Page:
Your story can change a great deal during the revision stage. Editing and revising can be scary and tedious for most writers, but it doesn’t have to be.
When revising their work, many writers naturally adopt the A.R.R.R. approach:
Add: The average novel has between 60,000 and 100,000 words. Does your book have enough words to be considered a novel? Have you given your readers all the information they need to make sense of your story? If not, go back to your notebook that you kept for additional scenes and any additional details.
Rearrange: Consider the flow, pacing and sequencing of your story. Would the plot be better served if some of the events occur in a different order?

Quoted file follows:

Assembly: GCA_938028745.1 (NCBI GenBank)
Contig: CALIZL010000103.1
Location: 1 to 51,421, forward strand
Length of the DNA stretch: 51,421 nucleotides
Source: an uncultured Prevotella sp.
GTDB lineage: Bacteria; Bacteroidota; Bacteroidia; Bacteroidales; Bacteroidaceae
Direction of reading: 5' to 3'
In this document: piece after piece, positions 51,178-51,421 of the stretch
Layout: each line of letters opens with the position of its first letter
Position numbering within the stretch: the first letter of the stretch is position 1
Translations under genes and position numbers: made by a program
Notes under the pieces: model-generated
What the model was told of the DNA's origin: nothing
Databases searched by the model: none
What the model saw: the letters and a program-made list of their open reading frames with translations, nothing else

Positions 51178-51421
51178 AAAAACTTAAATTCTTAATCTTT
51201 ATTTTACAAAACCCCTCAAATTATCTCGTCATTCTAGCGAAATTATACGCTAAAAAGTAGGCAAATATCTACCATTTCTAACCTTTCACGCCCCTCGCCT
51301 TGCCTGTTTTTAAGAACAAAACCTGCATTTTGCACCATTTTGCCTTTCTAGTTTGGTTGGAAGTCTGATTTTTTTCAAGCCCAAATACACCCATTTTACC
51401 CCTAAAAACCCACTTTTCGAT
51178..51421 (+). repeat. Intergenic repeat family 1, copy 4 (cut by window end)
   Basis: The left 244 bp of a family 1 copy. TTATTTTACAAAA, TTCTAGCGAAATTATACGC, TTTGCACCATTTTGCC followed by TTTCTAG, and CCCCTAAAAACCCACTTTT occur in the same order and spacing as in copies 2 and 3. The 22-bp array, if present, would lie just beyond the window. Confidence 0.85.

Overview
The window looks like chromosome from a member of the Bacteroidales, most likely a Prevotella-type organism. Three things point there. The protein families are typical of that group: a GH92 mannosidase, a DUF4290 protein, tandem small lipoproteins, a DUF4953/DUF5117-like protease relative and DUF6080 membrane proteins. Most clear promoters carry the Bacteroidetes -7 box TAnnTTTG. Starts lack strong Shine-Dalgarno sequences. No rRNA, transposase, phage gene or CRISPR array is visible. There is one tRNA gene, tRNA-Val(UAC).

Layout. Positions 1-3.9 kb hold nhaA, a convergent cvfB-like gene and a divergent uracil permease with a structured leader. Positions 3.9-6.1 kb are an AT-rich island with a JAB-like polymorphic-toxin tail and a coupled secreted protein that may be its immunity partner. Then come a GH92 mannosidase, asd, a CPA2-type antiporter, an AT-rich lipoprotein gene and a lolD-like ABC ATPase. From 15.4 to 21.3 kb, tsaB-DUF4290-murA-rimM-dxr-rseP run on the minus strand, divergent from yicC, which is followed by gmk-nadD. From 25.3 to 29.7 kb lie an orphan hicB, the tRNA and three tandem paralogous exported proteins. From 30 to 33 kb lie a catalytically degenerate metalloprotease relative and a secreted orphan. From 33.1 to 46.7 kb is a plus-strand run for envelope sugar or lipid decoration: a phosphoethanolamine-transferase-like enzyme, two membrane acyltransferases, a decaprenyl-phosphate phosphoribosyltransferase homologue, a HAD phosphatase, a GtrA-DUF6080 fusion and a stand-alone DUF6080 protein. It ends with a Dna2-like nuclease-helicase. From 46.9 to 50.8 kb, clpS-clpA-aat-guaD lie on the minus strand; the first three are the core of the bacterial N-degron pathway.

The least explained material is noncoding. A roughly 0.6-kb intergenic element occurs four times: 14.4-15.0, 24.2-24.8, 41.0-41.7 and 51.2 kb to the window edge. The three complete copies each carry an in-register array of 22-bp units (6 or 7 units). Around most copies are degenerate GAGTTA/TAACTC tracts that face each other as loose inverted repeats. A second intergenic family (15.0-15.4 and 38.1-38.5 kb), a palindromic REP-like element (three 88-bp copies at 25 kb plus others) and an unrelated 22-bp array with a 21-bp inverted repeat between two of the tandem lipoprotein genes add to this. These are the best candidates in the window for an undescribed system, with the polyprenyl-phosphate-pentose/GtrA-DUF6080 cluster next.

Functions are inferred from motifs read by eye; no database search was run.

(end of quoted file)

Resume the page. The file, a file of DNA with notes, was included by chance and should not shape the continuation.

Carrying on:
Remove: After making additions to your story, how is your word count now? Are your readers experiencing information overload? You may need to eliminate passages that don’t quite fit.
Replace: The most effective way to revise your work is to ask for a second opinion. Do you need more vivid details to help clarify your work? Is one scene contradicting another? Ask friends or fellow writers to take a look and give you feedback, and if something isn’t working rewrite it and replace it.
I encourage you to practice ARRR in your writing and really look at how you’re editing and revising your novel. Looking back on my writing career, I can see how I used each of these parts in my writing.
I hope this helps your writing process!